Sunday, July 28, 2013

Libel's Music for Car Commercials, and HBR Showcase #6!

  Greetings dear readers, the August 1st Hearts Bleed Radio showcase is almost upon us! Today we're chatting with Gavin Dunaway from the Brooklyn band Libel. Libel has a new album out, Music For Car Commercials, AND they are closing out the night on 8/1. MFCC retains most characteristics of the band's earlier works, but isn't afraid to wander off in new directions. Dunaway's Bowie-inspired howls coast over the super tight rhythm section of Nick Brzoza (drums) and Julie Rozansky/Brian LaRue (bass, it will be explained in the interview, be patient). Anyway, we're pumped to have them on the bill. Here's the chat transcript: 

Hearts Bleed Radio: For starters, give me a little history of the band.

Gavin: Libel formed pretty soon after I moved to Brooklyn in 2008. I'd kinda broken up my longstanding DC band, The Alphabetical Order, and had the idea of joining an established act when I landed here. Well, while I was looking for that magical established band that was going to rocket me to stardom, I recorded a bunch of demos that I let a drummer friend name Jim Archer listen to. Next thing I know we're jamming on the tracks, his girlfriend Julie is playing bass and we have gigs.

HBR: You knew Jim from VA/DC? And Julie too?

Gavin: Jim was the original drummer of The Alphabetical Order – he's on our first "professional" recording, "The Unimpeachable EP." Julie played in a rival band called Run Silent Run Deep. They were kind of like the bizarro version of Alphabetical Order. Both had tall, skinny singers with moptops, short and cute girls on bass, brawny drummers and traditionally handsome guitarists. They were more... metal than us – we were more into our post-punk, super-mathy DC stuff. Lots of odd time signatures, odd guitar parts, some screaming here and there.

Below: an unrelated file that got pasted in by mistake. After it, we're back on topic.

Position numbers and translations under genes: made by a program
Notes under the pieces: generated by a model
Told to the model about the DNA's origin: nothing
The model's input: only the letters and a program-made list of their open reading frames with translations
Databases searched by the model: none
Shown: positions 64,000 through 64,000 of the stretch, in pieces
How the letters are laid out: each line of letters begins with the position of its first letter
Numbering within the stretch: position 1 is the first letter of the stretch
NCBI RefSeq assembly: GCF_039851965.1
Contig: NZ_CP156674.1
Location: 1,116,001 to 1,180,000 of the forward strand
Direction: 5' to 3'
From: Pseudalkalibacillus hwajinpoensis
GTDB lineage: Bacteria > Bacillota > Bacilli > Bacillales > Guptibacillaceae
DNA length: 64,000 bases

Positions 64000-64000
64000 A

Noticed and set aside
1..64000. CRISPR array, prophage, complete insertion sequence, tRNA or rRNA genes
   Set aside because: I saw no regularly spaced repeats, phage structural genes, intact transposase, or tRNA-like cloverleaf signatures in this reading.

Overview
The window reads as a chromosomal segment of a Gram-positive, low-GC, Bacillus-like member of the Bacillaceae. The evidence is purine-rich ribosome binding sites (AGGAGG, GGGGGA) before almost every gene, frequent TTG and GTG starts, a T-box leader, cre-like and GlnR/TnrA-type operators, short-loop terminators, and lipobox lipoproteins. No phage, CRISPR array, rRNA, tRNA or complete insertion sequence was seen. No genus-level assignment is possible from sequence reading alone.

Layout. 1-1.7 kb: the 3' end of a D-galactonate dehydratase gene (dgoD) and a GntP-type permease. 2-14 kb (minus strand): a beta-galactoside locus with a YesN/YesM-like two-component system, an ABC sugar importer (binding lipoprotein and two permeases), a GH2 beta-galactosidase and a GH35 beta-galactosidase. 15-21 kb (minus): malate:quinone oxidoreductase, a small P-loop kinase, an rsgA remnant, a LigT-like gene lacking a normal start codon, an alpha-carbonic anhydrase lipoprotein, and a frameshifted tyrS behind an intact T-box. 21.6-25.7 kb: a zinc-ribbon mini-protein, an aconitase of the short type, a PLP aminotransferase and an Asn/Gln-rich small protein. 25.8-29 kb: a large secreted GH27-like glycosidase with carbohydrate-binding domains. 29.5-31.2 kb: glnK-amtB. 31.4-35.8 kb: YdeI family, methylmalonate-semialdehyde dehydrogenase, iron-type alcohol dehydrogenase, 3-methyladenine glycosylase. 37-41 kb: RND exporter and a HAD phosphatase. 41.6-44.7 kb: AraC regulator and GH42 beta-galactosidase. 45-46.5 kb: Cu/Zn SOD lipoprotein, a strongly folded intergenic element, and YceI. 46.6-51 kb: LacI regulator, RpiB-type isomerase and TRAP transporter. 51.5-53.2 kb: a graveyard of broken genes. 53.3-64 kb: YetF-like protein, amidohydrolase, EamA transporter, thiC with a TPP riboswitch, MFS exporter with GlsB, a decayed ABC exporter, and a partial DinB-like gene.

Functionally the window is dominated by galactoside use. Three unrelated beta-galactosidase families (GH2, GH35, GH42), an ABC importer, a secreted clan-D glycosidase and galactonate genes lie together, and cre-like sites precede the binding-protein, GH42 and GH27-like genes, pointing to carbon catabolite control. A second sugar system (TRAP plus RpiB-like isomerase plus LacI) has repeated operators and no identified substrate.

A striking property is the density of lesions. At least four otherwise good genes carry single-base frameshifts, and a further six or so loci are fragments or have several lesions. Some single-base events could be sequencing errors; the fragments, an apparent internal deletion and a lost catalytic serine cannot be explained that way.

HBR: So you've had some changes at drummer, and bassist, but now you're back with Julie. What does she bring to the table that keeps her coming back? How is she unique among bassists?

Gavin: The girl has groove, among other things. I've always enjoyed playing with Julie, since we did a Smashing Pumpkins cover band together (still do occasionally). She's got a very deft touch, an ability to really make every note hum. When she's playing with her fingers, her tone is low and round, perfectly filling up the low end. However, she's also vicious with a pick – she can be incredibly aggressive when it's called for. Finally, she's a fantastic singer – choir-worthy pipes that have always added an ethereal quality to our vocals.

HBR: Libel has four releases, Julie is on three of them?

Gavin: Julie is on three, though she's not playing bass on Music For Car Commercials. Those duties fell to Brian LaRue, who did a tremendous job (with his backing vocals as well). Brian exhibits raw power through his bass-playing – almost always... 

Libel rocks Muchmore's. I took this picture.

HBR: That's not Julie on Broken Wine Glass?

Gavin: ...killing every note. And yet probably the best bass line on the album is Broken Wine Glass, where Brian put down his pick and composed a haunting yet gentle melody. Really versatile player – you're lucky to have him on The Planes team. Oh, and what a distinct voice! You bet I'll be begging him to come back for future backup vocals.

HBR: Wow, I was certain that was her!

Gavin: Crazy, huh? I didn't know he had it in him either.

HBR: That song is a big departure from most of your earlier work, was your approach different? Or did it just like, fall out that way?

Gavin: That song was jokingly referred to as Softee. I have to admit, we recorded drums for seven of the tracks at once, and as we were filling out the guitar, bass, and vocal tracks, we realized... This is nothing but epic rockers. It was just too much – we needed something to calm things down. So I'd been messing around with that progression for a few months, decided it was time to bring it to the boys. I was a little surprised they jumped on it so quickly. It came together in only a few practices. I write sensitive songs... But you know, you go to band practice after a long day at work and you just want to play loud and brutal. Get all your ARRRRRGH! out.

HBR: Yeah, I know, and like, I also think that I personally, have a tendency to hide behind the loudness.

Gavin: It's quite easy to get lost in there. It's a comforting place, very therapeutic.

HBR: Well, it's harder for the audience to hear the little mistakes. That's why I feel like the rockers are safer.

Gavin: Ha! That too. Sounds sloppy? ADD MORE DISTORTION! Even lyrically I wanted to jump out of my comfort zone with Broken Wine Glass – I went very personal, remembering an encounter with an ex months after we broke up. And try as hard as I could to ignore her, I could not stop thinking about her and how we fell apart. All night.